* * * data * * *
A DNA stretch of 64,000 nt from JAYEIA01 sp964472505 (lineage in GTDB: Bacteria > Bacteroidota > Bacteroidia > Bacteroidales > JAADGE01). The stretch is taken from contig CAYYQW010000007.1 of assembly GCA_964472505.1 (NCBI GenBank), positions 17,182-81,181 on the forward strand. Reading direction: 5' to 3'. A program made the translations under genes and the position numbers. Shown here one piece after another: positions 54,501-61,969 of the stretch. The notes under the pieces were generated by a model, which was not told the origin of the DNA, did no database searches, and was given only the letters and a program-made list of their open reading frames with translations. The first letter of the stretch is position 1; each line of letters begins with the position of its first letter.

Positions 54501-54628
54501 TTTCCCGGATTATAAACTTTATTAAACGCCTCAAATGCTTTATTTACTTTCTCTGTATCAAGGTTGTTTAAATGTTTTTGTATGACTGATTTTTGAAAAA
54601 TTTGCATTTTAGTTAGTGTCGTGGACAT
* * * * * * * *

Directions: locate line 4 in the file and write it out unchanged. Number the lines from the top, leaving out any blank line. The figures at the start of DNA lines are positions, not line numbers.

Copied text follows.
54601 TTTGCATTTTAGTTAGTGTCGTGGACAT